Fyrste, whereas I the said Quene have with the good contentment and pleasure of my said most dere belov’d Lorde and husbande the Kyng’s Majesty devis’d & made my said last will and testament, beryng date the 30th day of Marche last past, and by the same, for that as I then thowght myself to be with childe did devise and dispose the Imperiall Crowne of this Realme of Englond and the Crowne of Ireland, with my title to France and all the dependances thereof, and all other honours, Castells, Fortresses, Prerogatives and hereditaments, of what nature, kynde or qualitie soever they be, belongyng to this crowne, unto the heires, Issewe and frewte of my body begotten, & the government, order, and rewle of the said heire and Issewe I recommended unto my said most dere Lord and husband duryng the mynoryte of the said heire, accordynge to the lawes of this Realme in that case provided.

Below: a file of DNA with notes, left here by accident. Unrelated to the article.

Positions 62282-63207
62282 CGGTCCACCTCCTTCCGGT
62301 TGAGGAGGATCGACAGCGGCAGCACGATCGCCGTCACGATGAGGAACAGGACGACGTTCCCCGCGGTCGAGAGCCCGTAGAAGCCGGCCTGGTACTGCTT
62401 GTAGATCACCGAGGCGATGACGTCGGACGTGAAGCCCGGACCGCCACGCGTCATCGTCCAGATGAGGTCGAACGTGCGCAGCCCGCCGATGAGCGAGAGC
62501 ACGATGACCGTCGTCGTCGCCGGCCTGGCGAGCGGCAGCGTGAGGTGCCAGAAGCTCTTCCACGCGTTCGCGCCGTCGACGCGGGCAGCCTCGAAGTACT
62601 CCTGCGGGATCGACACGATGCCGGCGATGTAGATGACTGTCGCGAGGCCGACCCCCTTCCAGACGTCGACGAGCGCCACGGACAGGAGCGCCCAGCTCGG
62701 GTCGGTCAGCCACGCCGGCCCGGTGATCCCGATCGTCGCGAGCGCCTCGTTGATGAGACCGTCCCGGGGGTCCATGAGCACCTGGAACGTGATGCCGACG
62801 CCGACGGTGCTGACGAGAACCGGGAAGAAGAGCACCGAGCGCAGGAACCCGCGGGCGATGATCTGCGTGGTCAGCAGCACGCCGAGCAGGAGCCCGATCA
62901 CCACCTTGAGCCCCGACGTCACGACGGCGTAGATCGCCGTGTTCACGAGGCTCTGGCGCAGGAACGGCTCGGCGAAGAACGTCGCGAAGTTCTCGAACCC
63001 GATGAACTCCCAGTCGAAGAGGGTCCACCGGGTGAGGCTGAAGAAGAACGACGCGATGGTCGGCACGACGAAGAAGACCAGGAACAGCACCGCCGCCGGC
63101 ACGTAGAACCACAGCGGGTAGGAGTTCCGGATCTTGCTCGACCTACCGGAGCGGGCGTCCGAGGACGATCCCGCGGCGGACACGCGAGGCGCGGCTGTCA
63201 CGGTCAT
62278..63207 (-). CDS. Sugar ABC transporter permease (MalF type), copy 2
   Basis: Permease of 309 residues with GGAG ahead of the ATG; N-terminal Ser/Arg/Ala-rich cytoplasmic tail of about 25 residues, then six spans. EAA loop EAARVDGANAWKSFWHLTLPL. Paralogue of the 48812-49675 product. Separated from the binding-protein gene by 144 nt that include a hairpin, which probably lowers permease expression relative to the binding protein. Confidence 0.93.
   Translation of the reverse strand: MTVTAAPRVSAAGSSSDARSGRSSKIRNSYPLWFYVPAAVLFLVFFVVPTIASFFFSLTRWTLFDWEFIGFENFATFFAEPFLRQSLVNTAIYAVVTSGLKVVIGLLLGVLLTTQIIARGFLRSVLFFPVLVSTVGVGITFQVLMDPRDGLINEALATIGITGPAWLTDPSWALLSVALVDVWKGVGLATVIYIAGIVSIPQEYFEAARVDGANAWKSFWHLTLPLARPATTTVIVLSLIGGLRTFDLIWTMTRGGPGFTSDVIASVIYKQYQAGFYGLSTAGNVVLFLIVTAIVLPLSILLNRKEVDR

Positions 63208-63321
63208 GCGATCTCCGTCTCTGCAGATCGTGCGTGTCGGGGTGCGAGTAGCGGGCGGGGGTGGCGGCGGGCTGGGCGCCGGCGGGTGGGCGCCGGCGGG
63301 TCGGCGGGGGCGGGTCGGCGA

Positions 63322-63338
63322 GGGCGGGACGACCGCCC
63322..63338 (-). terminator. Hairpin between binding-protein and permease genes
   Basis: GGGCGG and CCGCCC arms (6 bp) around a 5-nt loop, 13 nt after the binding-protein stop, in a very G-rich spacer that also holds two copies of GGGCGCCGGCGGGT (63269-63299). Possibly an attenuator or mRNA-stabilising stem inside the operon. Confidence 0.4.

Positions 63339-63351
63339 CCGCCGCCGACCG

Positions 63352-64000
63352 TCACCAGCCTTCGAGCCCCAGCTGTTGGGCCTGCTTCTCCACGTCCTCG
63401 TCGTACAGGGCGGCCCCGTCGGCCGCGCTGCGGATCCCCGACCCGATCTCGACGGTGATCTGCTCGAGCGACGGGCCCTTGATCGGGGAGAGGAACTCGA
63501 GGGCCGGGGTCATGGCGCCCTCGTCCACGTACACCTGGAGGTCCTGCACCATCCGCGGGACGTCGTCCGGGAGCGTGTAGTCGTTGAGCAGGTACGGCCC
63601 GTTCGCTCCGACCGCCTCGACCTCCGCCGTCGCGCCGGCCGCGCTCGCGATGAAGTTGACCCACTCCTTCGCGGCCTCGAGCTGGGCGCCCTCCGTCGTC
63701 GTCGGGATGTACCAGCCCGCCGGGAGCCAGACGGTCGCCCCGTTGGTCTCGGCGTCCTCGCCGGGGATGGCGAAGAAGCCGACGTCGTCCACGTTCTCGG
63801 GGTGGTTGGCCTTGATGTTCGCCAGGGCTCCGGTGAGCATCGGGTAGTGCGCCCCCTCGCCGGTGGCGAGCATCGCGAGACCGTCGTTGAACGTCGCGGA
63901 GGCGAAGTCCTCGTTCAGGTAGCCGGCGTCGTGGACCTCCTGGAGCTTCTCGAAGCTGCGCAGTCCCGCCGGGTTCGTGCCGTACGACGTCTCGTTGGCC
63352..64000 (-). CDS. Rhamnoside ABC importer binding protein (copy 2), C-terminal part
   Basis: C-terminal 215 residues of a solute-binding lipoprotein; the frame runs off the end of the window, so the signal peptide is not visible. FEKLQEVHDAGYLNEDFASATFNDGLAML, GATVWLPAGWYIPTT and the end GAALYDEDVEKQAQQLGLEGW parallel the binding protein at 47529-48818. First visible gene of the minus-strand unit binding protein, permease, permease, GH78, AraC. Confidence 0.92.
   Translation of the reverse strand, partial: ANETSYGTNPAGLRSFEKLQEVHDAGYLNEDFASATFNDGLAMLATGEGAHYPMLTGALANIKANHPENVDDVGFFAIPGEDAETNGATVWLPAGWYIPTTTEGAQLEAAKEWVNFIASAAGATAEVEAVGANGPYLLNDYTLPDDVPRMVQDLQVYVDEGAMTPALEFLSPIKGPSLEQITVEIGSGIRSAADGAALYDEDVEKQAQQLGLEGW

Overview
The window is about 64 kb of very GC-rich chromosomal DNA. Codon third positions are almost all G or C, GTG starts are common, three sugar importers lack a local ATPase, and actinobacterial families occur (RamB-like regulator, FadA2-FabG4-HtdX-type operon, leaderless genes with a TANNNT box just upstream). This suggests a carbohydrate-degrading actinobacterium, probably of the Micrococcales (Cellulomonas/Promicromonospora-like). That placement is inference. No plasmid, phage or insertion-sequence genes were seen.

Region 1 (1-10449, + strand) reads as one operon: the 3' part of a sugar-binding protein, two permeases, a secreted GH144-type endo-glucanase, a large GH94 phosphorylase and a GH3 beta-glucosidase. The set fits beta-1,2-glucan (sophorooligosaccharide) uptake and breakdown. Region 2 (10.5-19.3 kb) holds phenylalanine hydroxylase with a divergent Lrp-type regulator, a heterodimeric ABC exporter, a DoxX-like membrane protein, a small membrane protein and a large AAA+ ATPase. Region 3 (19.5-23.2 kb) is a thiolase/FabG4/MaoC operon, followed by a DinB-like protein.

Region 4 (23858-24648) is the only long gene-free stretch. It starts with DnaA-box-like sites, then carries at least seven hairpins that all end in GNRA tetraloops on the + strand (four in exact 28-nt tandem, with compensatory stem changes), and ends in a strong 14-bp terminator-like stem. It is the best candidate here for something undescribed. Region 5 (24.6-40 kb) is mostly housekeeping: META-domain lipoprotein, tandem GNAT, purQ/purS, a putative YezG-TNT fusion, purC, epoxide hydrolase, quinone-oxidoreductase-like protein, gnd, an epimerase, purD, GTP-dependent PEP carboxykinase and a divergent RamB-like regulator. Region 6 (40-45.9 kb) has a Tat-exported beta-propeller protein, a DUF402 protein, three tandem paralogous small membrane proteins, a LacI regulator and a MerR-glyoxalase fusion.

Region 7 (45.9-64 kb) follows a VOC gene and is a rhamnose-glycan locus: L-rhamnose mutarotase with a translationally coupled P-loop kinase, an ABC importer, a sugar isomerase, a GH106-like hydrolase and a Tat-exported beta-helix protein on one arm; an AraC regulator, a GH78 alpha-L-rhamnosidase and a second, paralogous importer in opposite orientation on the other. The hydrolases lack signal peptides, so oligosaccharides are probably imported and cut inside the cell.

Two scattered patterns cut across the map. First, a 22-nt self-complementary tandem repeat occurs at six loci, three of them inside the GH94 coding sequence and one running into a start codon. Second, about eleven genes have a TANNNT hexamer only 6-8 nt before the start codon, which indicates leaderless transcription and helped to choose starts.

Forasmuch as God hath hitherto sent me no frewte nor heire of my bodie, yt ys onlye in his most devyne providence whether I shall have onny or noo, Therefore both for the discharge of my conscyence and dewtie towards God and this Realme, and for the better satisfaction of all good people, and to thentent my said last will and Testament (the which I trust, is agreeable to God’s law and to the laws of this Realme) may be dewly performed, and my dettes (pryncipally those I owe to many of my good subjects, and the which they most lovyngly lent unto me) trewly and justly answered payed, I have thought it good, fealynge myself presently sicke and week in bodye (and yet of hole and perfytt remembrance, our Lord be thanked) to adde this unto my said testament and last will, viz. Yf yt shall please Almighty God to call me to his mercye owte of this transytory lyfe without issewe and heire of my bodye lawfully begotten, Then I most instantly desire et per viscera misericordiae Dei, requyre my next heire & Successour, by the Laws and Statutes of this Realme, not only to permytt and suffer the executors of my said Testament and last will and the Survivours of them to performe the same, and to appoynte unto them such porcyon of treasure & other thynges as shall be suffycient for the execution of my said testament and last will, and to ayd them in the performance of the same, but also yf such assurance and conveyance as the Law requyreth for the State of the londs which I have devysed and appoynted to the howses of Religion, and to the Savoye, and to the Hospitall I would have erected, be not suffycyent and good in Lawe by my said Will, then I most hertily also requyre both for God’s sake, and for the honour and love my said heyre and Successour bereth unto me, that my said heyre and Successour will supplye the Imperfection of my said will and testament therein, & accomplyshe and fynishe the same accordynge to my trew mynde and intente, for the dooyng whereof my said heire and Successour shall, I dowte not, be rewarded of God, and avoyde thereby his severe justice pronounced and executed agt all such as be violaters and brekers of wills and testaments, and be the better assisted with his specyall grace and favour in the mynistracyon of ther Regall function and office, And the more honored of the world and loved of ther subjects, whose natural zeale and love (as a most precious jewell unto every Prynce) I leve and bequeathe unto my said heire and Successour for a specyall Legacye and bequeste, the which I most humbly beseech our Lord, the same may enjoye and possesse (as I trust they shall) chefely to the advancement of God’s glorye & honor, and to the good quyetnesse and Government of this Realme, the which two thynges I most tender. And albeit my said most Dere Lord and Husband shall for defawte of heyre of my bodye have no further government, order and rewle within this Realme and the domynions thereunto belongynge, but the same doth and must remayne, descend, and goo unto my next heyre and Successour, accordyng to the Lawes and Statuts of this Realme, yet I most humbly beseech his Majesty, in recompence of the great love and humble dewtye that I have allwayes born and am bounden to bere unto his Majesty, and for the great zeale and care the which his Highness hath always sens our marriage professed and shew’d unto this Realme, and the Subjects of the same, and for the ancyente amyte sake that hath always ben betwene our most Noble Progenitours and betwene this my Realme and the Low countries, whereof his Majesty is now the enheritour, And finally, as God shall reward hym, and I praye (I hope among the elect servants of God) that yt may please his Majesty to shew hymself as a Father in his care, as a Brother or member of this Realme in his love and favour, and as a most assured and undowted frend in his powre and strengthe to my said heire and Successour, and to this my Country and the Subjects of the same, the which I trust his Highnesse shall have just cause to thynke well bestowed, for that I dowte not, but they will answer yt unto his Majesty with the like benevolence and good will, the which I most hertily requyre them to doo, bothe for my sake, and for the honour and suerty of this Realme. And in witnesse that I have cawsed this Codicell to be made, and that my will & entent ys, that the same shall be annexed and added unto my said former testament & last will, the which my full mynde and will ys shall stonde and remayne in perfytte force and effect, to all intents and purposes, and this Codicell to be accepted taken and declared only as a part and parcell of my said testament and last Will, I have sign’d this Codicell with my Signe Manuell, and have also cawsed my privy Signet to be put thereunto, the day and yere fyrste in this Codicell above written. These beying called to be my wytnesses as well to my said testament and last will as to this Codicell whose names followeth.